American Alarm is famous now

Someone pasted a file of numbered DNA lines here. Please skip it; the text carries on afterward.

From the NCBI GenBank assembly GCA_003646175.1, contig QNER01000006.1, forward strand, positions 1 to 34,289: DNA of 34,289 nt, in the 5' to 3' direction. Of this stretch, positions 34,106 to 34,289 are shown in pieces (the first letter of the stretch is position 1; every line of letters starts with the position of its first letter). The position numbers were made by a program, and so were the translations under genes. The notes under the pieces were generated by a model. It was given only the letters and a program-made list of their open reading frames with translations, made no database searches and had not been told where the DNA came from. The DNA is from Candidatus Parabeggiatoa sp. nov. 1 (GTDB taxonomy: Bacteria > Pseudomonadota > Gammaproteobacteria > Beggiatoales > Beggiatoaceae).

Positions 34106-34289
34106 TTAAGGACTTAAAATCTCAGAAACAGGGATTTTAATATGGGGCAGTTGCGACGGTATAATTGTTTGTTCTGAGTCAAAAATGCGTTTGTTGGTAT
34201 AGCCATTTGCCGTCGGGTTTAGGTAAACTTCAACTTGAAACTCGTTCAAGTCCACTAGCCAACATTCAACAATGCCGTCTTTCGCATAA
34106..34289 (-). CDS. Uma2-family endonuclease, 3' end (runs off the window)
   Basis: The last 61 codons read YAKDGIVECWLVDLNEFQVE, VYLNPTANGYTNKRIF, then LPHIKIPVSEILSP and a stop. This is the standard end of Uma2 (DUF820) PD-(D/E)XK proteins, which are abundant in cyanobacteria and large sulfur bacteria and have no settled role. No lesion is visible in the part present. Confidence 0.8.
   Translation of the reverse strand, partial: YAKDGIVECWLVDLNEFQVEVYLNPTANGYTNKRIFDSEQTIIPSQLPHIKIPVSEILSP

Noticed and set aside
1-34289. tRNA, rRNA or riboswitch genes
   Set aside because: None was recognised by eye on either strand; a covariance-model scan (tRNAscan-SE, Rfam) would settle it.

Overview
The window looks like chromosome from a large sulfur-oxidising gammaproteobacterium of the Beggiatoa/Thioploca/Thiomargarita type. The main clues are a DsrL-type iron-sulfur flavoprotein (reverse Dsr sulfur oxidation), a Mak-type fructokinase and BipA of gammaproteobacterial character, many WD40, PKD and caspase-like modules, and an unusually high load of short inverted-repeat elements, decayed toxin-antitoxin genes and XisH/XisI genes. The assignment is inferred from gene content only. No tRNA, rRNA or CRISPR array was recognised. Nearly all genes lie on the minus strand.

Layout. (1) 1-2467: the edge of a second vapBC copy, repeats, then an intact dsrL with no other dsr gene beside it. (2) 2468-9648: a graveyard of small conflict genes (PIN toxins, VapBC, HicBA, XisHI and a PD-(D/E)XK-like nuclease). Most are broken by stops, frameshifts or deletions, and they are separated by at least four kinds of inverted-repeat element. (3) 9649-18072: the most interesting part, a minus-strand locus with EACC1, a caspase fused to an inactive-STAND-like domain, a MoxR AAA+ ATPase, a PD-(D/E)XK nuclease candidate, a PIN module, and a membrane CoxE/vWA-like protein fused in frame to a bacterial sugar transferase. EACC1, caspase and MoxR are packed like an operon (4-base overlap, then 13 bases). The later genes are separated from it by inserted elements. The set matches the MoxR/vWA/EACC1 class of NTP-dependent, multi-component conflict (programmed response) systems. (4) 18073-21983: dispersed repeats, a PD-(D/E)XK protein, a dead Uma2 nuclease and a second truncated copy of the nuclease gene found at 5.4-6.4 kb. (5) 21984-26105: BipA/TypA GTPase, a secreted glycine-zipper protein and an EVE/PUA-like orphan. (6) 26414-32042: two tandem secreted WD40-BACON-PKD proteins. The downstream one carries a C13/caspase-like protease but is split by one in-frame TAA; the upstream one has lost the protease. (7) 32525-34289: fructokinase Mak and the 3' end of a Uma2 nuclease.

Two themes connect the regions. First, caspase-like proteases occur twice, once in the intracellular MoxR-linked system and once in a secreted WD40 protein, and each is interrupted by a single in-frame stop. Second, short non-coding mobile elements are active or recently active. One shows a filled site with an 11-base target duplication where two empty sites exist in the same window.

The Boston Globe today has a long and flattering profile of American Alarm, run by the Wells family in Arlington, Massachusetts. Cool for them, but also a reminder to the rest of you independent alarm dealers that the mass media loves a "contrary to popular belief" story, and you should be putting in calls to your local papers to try to drum up similar stories, which are good for business. See this paragraph: Giant corporations like ADT, Brinks, and SimplexGrinnell dominate the $26 billion-a-year US industry. "However, there are lots of small- and medium-size firms represented," said Georgia Calaway, spokeswoman for the National Burglar and Fire Alarm Association, based in Irving, Texas. I mean, holy smokes! There are also lots of small and medium-sized alarm companies? Next thing, you'll be telling me there are more restaurants than just McDonald's, Burger King, and Wendy's! Contact your local paper and let them know you're a security expert, have security installations all over their coverage area, and that you are willing to be a source for stories. Security is a hot-button topic in the mass media today, but many of them are incredbly ignorant about the private security industry. When I was down at the America's Fire & Security show in Miami, a reporter from the Miami Herald contacted me about a possible story. I figured she was interested in the topic on which I was presenting, campus security, since it was only a few months after the Virginia Tech shootings. Nope. She wanted to do a tour of local nightclubs to see if they were fire-safe, a riff on the Station fire (albeit, a few years after the fact). Why was she calling me, when there were fire officials and fire product manufacturers all over the show? Because I was a fellow reporter and she was too unsure of herself to just ask one of the guys she didn't know. I told her to just call a fire marshal and to get him/her to take her through a tour of nightclubs, checking to see if they were up to code. How did she find one of those, she wondered. Seriously. That's what most reporters at small (and sometimes large) papers are really like. They're not the guys on CNN. They're usually young, not very well paid, and have poor social skills. That's why they gravitate to a job where they sit in front of computers all day surfing the Internet and maybe calling someone every once in a while. Generally, they want stories to fall in their laps. If you call them, they'll probably call you back when they're on deadline looking for a story. I know people get intimidated by the media because most of the stories you see out there on the big news channels are negative and accusatory, but think about your local daily's business section. They probably tend to write captions on photos like this gem from the Globe story: Wells A. Sampson, president of American Alarm and Communications Inc.: 'We want to continue to grow our business." If so, they can't be all that blood-thirsty. Are there company executives out there who aren't looking to grow their businesses? That would be news.